The Independent London Newspaper
18th February 2019

Former mayor of Barnet watches in court as his company pleads guilty to housing offences

    Rat droppings found by council officials in the house in Hurdwick Place

    Published: 15 December, 2016

    A PROPERTY firm whose partners include a Tory politician has been fined for illegally letting out a terraced house where 14 people were found sharing a single kitchen and pest-control experts were making regular visits. 

    Kingscroft Estates, where Barnet Conservative councillor Mark Shooter is a partner, pleaded guilty to three charges brought by Camden Council at Highbury Corner Magistrates’ Court on Thursday. 

    The Town Hall launched its prosecution of the firm after discovering in June that the landlords did not have the necessary licence for a property where a large number of people share facilities – known as a “house in multiple occupation” (HMO).

    The firm also admitted two other breaches of housing regulations relating to a failure to prevent access to an unsafe roof and the discovery of rodent droppings in a ground-floor storage area in Hurdwick Place, near Mornington Crescent.

    Mr Shooter, who launched a failed leadership bid in Barnet three months after being elected in 2010 and served as mayor of the borough in 2015, attended the court hearing on Thursday. 

    When approached by the New Journal outside court, he said: “I had nothing to do with it.”

    Asked if he was a partner in the firm, he said: “Yeah, but I work in the City, I’ve got nothing to do with it. I never attended the property.”

    Mark Westmoreland Smith, representing Kingscroft Estates, told the court: “Of course my clients regret that they did not have the required licence. For that they are genuinely sorry.”

    He said the fact Camden Council dropped seven out of 10 original counts, “reflects the co-operation between my clients with the council”.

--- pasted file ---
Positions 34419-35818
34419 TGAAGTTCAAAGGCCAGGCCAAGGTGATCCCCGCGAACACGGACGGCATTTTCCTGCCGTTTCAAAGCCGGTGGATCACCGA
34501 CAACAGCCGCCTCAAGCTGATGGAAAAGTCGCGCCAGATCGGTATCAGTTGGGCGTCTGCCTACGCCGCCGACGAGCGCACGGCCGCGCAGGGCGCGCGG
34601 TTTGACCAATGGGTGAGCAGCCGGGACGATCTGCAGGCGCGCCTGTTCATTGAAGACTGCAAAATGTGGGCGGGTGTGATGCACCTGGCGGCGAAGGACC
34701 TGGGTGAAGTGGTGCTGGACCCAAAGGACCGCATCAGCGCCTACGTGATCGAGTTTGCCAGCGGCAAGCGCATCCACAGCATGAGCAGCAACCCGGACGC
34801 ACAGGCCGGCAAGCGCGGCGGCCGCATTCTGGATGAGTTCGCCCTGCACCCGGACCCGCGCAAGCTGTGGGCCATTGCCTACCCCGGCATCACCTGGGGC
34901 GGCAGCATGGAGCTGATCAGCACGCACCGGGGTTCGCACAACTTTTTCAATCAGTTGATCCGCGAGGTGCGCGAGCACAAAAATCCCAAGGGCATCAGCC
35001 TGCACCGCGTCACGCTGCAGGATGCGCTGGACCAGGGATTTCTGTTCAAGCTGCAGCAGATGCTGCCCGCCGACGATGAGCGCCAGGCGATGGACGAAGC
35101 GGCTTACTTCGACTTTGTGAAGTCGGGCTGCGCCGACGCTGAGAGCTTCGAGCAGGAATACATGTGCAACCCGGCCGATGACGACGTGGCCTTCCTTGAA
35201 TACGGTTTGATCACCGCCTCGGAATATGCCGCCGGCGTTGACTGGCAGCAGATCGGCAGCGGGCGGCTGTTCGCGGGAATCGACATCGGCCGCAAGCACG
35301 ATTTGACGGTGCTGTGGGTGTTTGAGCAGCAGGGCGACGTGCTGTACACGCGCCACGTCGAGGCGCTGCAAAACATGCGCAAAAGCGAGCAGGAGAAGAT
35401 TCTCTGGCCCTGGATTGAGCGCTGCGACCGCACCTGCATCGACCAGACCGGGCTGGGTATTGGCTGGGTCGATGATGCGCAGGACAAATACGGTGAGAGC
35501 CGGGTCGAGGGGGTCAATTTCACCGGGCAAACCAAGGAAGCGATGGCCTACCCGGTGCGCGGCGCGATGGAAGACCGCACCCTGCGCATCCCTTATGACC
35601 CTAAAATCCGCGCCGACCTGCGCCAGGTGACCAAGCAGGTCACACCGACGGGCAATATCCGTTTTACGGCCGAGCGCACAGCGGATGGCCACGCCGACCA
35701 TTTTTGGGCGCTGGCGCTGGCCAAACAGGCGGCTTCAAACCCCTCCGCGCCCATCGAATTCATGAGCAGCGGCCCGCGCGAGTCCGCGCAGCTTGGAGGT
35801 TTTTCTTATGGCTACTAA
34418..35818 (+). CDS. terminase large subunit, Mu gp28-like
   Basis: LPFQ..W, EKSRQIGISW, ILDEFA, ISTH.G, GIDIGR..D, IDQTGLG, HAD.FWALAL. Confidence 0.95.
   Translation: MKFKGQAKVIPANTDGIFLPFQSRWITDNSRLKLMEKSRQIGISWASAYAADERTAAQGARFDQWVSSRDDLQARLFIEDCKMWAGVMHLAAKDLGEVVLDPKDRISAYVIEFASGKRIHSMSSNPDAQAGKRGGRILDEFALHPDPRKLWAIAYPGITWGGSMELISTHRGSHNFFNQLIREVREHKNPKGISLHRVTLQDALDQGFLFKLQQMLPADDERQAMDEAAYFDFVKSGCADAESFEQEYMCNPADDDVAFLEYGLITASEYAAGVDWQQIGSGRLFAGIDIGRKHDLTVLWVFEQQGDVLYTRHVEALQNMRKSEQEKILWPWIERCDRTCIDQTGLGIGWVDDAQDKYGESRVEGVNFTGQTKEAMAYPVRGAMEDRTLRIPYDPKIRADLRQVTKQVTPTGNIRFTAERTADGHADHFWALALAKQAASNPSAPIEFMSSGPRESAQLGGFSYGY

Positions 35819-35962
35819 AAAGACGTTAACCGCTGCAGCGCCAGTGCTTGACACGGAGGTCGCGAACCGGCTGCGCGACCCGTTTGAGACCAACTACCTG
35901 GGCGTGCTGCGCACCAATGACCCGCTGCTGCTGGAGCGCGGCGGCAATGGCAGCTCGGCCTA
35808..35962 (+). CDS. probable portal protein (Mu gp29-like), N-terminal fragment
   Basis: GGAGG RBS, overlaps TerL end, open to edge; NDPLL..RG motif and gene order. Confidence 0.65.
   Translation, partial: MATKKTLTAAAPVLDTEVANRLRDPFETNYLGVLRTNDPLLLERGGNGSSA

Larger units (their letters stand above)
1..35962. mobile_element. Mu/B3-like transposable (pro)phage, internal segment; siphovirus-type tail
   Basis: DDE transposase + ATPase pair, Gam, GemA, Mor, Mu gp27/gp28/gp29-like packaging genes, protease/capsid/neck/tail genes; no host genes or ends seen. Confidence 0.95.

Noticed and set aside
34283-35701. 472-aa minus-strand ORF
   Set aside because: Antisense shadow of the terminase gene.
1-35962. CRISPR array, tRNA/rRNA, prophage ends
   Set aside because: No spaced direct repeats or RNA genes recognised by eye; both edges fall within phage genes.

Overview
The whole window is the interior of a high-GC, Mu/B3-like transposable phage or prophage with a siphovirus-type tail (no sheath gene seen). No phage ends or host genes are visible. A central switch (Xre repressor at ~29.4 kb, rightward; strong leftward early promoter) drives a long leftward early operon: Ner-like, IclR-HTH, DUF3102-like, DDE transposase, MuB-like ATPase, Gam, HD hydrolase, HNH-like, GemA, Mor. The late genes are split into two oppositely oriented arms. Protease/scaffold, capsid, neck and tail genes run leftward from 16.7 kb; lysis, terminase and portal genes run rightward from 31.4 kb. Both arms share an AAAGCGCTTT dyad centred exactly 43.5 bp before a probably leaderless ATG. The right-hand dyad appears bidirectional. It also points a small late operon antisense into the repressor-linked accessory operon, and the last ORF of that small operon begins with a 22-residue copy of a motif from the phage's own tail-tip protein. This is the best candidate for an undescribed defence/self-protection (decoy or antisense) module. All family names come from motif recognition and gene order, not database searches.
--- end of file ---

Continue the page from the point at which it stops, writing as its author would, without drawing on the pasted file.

Referencing a five-star hotel in Paris, Mr Westmoreland Smith said: “It’s not the George Cinq, but it is a property in reasonable condition.”

    He said rodent droppings were found in an external area, which was prone to having litter dropped in it from passers-by, adding that a pest-control company was under contract to make regular visits to the property.

    “There is no suggestion of infestation inside and there was a contract in place to keep the property clean,” he said.

    Of an unsafe roof, which was at a heighy of around 10 feet, he said: “Tenants are instructed not to access the roof through the window.” He admitted a lock, intended to prevent access, was broken at the time Camden Council inspectors visited, but said it was “immediately remedied”.

    Edward Sarkis, for Camden Council, told the court that the firm has since applied for and been granted a HMO licence, but that it allows the property to be occupied by four people as there is only one kitchen. Once further building works have been carried out, it can be increased to 13, he said. 

    Mr Westmoreland Smith directed the judge to two supporting statements written by current tenants who described it as a “good location” and a “good deal”. He said: “Support from tenants in this case should not be taken lightly. It’s actually a pretty notable thing that support has been forthcoming.” 

    The court heard that the property – which is divided into 14 bedsits with one kitchen, one bathroom and two showers – earned the company £84,000 a year in rent. 

    Judge Nicholas Rimmer ordered the firm to pay £4,000 in fines and £4,340 in costs within 28 days.

    Noting the support from current tenants and other mitigating factors, he said: “This isn’t a case where their company has been negligent or slow to try to correct the problem.”

    In a statement after the hearing, Camden housing chief Councillor Pat Callaghan, said: “As people get more and more desperate amid a London-wide housing crisis, we’re focused on protecting the rights of private tenants by ensuring their accommodation is suitable, safe and provides value for money.”

    She added: “We will vigorously prosecute any landlord who fails to respect their tenants.”





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